Digicel Haiti MonCash – a turnaround story

There is great potential for mobile money to support financial inclusion in Haiti. The country is the poorest in Latin America and about 80% of the adult population is unbanked.1 Additionally, the country is subject to natural disasters that displace populations and cripple the country’s already fragile infrastructure.

Since 2011, Digicel, the leading mobile money provider in the region, has been dedicated to developing and re-shaping its mobile money proposition to meet market needs. Over the last two years, the deployment has seen results: account and transaction figures are rising and reaching healthy levels. A greater understanding of local needs, operational best practices, and time needed to reach profitability, has helped to propel mobile money to success.

The digital financial services industry in Haiti kick-started in 2011, following a catastrophic earthquake strike in the country. Indeed, with an influx of donor support and funding, the first use case was humanitarian bulk disbursements for vulnerable communities. The fledgling mobile money industry expanded and today the country has three mobile money providers.

A renewed strategic focus on fundamentals

However, when international aid flows began to diminish, mobile money providers were compelled to adapt their business propositions. In 2015, Digicel re-launched and re-branded its mobile money service, changing the name from TchoTcho to MonCash. To accompany the re-launch, Digicel refocused and invested in five fundamental pillars in a bid to revamp its mobile money business:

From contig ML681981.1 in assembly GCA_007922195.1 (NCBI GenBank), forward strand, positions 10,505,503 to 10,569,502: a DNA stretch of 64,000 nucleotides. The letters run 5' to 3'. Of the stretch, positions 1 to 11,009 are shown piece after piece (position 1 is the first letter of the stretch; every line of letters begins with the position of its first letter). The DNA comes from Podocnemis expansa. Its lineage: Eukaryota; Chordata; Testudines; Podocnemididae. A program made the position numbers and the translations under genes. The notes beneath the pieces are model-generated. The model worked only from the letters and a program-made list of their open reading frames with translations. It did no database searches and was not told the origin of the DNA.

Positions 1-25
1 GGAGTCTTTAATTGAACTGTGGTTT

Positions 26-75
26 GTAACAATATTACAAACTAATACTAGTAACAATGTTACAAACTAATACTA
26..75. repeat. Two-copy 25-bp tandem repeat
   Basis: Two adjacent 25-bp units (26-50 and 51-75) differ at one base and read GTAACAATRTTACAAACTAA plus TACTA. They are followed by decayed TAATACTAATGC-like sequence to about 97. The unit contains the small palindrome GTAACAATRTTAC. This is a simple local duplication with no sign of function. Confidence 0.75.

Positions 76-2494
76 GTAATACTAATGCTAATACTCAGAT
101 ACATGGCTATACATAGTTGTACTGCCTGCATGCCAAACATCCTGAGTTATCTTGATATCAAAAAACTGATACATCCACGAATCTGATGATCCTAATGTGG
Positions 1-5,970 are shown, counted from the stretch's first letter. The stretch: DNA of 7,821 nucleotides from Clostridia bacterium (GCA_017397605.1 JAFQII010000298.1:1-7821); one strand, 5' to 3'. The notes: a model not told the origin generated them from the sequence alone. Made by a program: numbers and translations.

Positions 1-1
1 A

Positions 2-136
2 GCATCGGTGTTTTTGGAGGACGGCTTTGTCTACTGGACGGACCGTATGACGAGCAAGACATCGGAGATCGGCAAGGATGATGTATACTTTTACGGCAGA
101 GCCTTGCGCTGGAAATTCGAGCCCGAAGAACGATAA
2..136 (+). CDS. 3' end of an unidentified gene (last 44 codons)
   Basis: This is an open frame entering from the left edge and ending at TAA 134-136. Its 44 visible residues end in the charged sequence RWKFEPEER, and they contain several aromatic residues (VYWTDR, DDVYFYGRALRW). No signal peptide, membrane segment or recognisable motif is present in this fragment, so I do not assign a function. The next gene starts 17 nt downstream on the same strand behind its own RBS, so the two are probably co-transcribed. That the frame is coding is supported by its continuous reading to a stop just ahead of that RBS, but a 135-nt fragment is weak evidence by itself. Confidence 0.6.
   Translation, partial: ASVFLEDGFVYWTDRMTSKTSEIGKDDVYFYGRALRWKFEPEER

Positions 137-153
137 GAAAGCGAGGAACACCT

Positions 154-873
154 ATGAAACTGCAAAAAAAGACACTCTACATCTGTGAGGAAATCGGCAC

• Product: In a bid to make the product offering clearer to its MonCash customers, Digicel re-focused its product strategy firmly on P2P as the leading financial service. Previously, Digicel promoted a broad range of transaction types, including P2P, merchant payments, bill payment and airtime top-up, and was concerned that this fragmented approach was confusing potential customers and increasing the barrier to adoption.
  • Agents: With a renewed focus on agents as essential business partners, Digicel undertook a number of actions, including:
    • Building a ubiquitous, liquid agent network: Digicel has ensured agents are widely available and have adequate liquidity, which has improved the perception of mobile money as a trustworthy means of storing money.
    • Reviewing and adjusting agent incentives in a bid to increase customer acquisition and usage: Digicel modified agent commission structures to avoid conflict with airtime top-up sales. Customer pricing on P2P transfers and cash-out were also adjusted to take into consideration the crucial role of agents.
    • Improving engagement with agents: Staff from Digicel’s mobile money team became dedicated to dealing with agents on-site, taking into account regional and language needs (Haiti has two official languages, French and Creole).
  • Bank partner relationship: Regulation in Haiti requires a partner bank. In 2015, Digicel decided to take a more proactive approach and created a mobile money steering committee in conjunction with the partner bank, helping both parties to expedite decisions on product improvement.